- Hoopa Man Arrested on Child Molestation Charges Today, Sheriff’s Office Says
- Judge Postpones Arraignment of Accused Child Molester While Defendant Sorts Out Legal Counsel
A well-known fish biologist and river-restoration expert pleaded not guilty today to charges that he molested a young girl in 2014 and 2015.
Public Defender Marek Reavis entered the pleas on behalf of 43-year-old Dr. Joshua Seth Strange, charged with two felony counts of oral copulation or sexual penetration of a child under 10 years old and two felony counts of lewd and/or lascivious acts on a child under age 14.
A conviction on the oral copulation or sexual penetration charge alone could mean a prison term of 15 years to life.
Strange’s arraignment was postponed last week after Eureka attorney David Nims made a special court appearance, saying Strange was looking into the possibility of hiring him.
Today Nims told visiting Judge Terrence Boren he will not be representing Strange, and that he had turned the case over to the Public Defender’s Office last week.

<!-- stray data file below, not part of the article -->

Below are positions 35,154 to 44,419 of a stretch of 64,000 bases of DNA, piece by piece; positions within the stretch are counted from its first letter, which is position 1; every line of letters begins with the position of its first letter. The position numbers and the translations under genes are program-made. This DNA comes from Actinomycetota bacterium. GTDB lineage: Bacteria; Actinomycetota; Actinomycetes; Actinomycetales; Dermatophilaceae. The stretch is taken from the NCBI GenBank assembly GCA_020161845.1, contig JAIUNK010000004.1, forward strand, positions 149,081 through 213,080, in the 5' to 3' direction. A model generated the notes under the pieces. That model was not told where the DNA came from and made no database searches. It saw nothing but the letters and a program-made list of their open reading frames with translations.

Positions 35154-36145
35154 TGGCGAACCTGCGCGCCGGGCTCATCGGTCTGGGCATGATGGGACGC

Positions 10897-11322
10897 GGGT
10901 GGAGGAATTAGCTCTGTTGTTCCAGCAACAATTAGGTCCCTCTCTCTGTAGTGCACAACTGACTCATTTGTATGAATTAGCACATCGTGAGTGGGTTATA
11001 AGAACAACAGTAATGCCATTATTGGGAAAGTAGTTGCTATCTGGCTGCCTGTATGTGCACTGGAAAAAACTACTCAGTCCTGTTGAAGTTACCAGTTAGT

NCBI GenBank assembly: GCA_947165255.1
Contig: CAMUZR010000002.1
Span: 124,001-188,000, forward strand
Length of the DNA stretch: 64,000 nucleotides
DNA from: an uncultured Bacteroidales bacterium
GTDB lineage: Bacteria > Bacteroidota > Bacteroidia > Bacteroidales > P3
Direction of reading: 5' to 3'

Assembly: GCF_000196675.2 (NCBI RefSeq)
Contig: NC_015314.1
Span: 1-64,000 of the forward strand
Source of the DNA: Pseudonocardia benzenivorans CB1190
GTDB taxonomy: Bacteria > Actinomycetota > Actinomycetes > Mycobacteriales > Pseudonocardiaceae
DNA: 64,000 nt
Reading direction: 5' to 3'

At Reavis’ request, Strange will be interviewed for a recommendation on whether he’s a good candidate for supervised release. Reavis acknowledged it’s unlikely he will be released because of the charges against him, but a report from the Supervised Release Program will provide more information. A hearing on that issue is set for Friday at 2 p.m.
Deputy District Attorney Stacey Eads had no objection to Strange being referred to the program.
Strange was arrested on a warrant on Aug. 31 at a residence on Highway 96. Deputies reportedly found him hiding in a closet. He is being held on bail of $1.4 million.
His first alleged act of oral copulation or sexual penetration occurred on the child’s ninth birthday.
Strange worked as a fish biologist for the Yurok Tribe for 11 years, then as a senior fish biologist for the company Stillwater Sciences for four years. In June 2016 he founded his own company, Sweet River Sciences.
Strange is a well-known speaker and writer whose testimony helped persuade a federal judge to prohibit the release of extra water from the Klamath River for Central Valley farmers. He also is a whitewater-rafting expert and teacher.
Strange’s preliminary hearing, held to determine whether there is enough evidence to warrant a trial, is scheduled for Sept. 24. But based on the seriousness of the allegations, the preliminary hearing will likely be delayed for weeks or months.
Strange, who looks perpetually sleepy, appeared in court wearing the customary handcuffs and orange jumpsuit.